Sometimes it’s gotta suck to be Ryan Gosling. Not often, but sometimes. Everything sucks sometimes, right? I’m sure being a talented actor & a beautiful human specimen is mostly all perks, but what if no one takes you seriously when you try to let loose the weirdo artist lurking under your perfect skin? Finalizing his gradual transition from pint-sized Mouseketeer to big boy artist, Gosling recently stepped behind the camera to write & direct his debut feature, Lost River. Critically-speaking, it didn’t go well. The film was panned on the festival circuit as “derivative” “poverty porn” and lost its wide distribution detail in the process, eventually being damned to direct-to-VOD status. Gosling’s first outing as a creator instead of a performer failed to secure accolades and the talented sex beast was left having an uncharacteristically bad day in the sun. The dirty secret is that Lost River is actually pretty damn good for a debut feature. It’s far from flawless, but there’s very little justification for the vicious critical beating it received on the festival circuit. If the film were directed by a fresh-out-of-film-school nobody it most likely would’ve had a better chance in the critical eye. For once it didn’t pay to be for Ryan Gosling to be a wealthy, well-known pretty boy.
Both the “derivative” & “poverty porn” complaints feel somewhat like they were aimed specifically at Gosling’s pretty boy swag instead of his final product. The claim that the film is “derivative” is technically true, but not really a problem considering the sources Gosling pulls from here. Names like Lynch, Bava, Korine, Mallick, and Refn are sure to be conjured by any discerning audience, but what film buff wouldn’t love pieces of those five aesthetics gathered in one neon-soaked, dilapidated package? Speaking of dilapidated, the film may also technically substantiate that “poverty porn” critique, as it pulls beautiful images out of economic despair, turning what remains of Detroit into a ludicrous dream world. I also see this complaint as more of an asset than a problem, especially considering how the images tie into the film’s thematic details (foreclosed houses, stealing copper from blighted properties, etc.). Also, it’s an aesthetic that’s worked wonders before in titles like George Washington, Gummo, and Beasts of the Southern Wild.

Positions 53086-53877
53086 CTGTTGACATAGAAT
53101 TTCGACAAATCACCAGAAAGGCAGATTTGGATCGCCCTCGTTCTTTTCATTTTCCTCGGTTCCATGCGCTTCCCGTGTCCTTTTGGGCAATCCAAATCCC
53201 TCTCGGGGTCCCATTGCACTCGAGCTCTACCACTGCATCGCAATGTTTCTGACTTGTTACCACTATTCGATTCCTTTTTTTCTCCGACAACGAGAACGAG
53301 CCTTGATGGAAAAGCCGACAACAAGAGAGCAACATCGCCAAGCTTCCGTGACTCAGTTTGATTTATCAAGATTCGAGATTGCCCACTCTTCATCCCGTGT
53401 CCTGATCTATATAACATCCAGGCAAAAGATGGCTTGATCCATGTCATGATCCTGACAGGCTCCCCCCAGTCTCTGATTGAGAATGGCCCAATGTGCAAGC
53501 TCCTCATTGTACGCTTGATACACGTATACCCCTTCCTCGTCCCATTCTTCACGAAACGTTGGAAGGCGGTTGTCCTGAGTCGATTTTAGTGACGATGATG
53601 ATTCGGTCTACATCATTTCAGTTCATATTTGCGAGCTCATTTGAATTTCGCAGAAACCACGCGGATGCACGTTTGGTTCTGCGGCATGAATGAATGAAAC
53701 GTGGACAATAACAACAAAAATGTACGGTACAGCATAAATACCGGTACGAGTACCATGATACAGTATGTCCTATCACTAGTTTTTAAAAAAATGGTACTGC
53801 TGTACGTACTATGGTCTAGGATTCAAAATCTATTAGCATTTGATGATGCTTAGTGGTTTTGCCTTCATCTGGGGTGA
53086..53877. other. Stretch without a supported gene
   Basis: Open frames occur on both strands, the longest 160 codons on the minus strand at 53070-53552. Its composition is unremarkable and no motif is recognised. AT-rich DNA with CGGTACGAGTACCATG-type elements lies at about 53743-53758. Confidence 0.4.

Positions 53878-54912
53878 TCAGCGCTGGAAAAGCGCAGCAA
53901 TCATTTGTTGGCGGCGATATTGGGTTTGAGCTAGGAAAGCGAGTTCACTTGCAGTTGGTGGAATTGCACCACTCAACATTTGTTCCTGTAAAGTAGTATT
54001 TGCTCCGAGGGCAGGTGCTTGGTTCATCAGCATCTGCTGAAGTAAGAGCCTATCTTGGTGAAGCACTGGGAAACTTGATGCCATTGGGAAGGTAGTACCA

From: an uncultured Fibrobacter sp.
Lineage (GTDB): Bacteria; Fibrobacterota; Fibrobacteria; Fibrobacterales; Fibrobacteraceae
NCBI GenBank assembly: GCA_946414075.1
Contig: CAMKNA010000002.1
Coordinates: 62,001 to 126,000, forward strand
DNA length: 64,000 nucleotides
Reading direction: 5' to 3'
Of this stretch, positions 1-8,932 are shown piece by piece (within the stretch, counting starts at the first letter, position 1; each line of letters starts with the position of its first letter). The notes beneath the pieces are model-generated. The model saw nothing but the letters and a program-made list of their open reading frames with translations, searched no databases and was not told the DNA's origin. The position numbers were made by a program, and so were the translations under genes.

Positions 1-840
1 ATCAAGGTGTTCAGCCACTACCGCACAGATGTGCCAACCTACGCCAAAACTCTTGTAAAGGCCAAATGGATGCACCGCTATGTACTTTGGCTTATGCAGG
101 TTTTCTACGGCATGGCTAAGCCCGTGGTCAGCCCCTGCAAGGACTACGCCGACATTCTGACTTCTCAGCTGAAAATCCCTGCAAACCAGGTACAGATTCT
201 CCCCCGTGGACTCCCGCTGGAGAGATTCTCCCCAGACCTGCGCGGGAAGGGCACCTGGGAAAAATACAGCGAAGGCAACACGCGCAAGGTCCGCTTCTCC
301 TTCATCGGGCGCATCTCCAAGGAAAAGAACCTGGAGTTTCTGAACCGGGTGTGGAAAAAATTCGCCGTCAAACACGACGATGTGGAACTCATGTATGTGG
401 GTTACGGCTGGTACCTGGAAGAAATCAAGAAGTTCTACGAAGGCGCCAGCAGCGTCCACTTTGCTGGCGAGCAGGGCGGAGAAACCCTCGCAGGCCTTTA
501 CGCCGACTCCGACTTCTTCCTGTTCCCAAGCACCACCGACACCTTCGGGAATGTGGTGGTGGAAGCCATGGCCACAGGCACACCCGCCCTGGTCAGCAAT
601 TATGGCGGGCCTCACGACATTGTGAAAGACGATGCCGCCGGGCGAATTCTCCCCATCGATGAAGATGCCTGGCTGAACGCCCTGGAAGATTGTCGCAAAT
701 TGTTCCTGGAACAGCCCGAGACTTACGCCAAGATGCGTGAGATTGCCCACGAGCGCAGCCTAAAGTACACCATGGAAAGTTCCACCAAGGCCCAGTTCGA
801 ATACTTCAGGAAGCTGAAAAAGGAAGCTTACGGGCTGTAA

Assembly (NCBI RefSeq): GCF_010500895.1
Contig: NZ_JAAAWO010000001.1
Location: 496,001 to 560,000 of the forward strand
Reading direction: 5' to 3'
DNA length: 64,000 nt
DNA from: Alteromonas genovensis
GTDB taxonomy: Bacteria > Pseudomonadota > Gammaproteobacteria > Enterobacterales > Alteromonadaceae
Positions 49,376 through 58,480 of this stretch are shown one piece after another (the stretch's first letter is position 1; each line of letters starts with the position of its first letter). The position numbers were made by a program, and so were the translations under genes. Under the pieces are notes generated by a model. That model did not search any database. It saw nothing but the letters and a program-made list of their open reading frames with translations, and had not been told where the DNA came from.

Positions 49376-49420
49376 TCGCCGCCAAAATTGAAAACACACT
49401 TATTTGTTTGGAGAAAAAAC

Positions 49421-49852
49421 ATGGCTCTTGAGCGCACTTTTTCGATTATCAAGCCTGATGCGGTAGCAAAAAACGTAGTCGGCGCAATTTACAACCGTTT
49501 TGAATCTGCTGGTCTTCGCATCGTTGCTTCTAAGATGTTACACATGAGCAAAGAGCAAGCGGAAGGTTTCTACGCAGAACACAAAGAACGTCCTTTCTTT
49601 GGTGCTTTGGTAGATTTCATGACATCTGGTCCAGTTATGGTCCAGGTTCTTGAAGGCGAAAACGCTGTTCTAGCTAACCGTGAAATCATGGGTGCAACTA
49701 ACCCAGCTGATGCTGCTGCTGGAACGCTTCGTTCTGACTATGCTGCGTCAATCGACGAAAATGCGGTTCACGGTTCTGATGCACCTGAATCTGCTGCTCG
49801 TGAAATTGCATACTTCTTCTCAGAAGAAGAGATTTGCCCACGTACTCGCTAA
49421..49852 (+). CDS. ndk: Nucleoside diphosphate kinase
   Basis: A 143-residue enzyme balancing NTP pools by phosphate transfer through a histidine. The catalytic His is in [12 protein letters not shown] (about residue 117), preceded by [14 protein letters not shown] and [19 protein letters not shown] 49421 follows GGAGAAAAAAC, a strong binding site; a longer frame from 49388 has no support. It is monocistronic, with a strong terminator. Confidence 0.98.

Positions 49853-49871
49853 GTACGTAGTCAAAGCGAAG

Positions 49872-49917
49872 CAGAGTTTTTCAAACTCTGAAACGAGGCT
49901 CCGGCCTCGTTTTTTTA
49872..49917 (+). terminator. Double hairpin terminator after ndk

The one legitimate qualm I found with Lost River is that it is poorly paced. There’s a calm, unrushed progression to the movie that plays right into the stereotype that art films have to be boring to be taken seriously. At least while the run time is glacially gliding along, there are plenty of worthwhile images to chew on: flaming bicycles, pink neon lights, glistening Casio keyboards, underwater dinosaur statues, slow-motion house fires, and so on. That’s not even getting into horror legend Barbara Steele’s hermetic mourning or fellow-perfect-specimen Christina Hendricks’ Tree of Life cosplay & blood-soaked burlesque. These images appear slowly, but each with great individual impact, backed by the sleek nightmare sounds of Chromatics genius Johnny Jewel. They’re definitely a sight to behold and it’s a sight I expect to revisit often, even if they do work better as still images than as a feature film. Gosling most certainly has an eye and once he tightens aspects like pacing & narrative, he has untold potential to make something truly great. I just hope that he hasn’t been discouraged from making more films by the negative reception his debut garnered. Lost River may not be a perfect work, but it does demonstrate a wealth of promise and it’d be a shame if that promise were snuffed out in its infancy by sourpuss critics.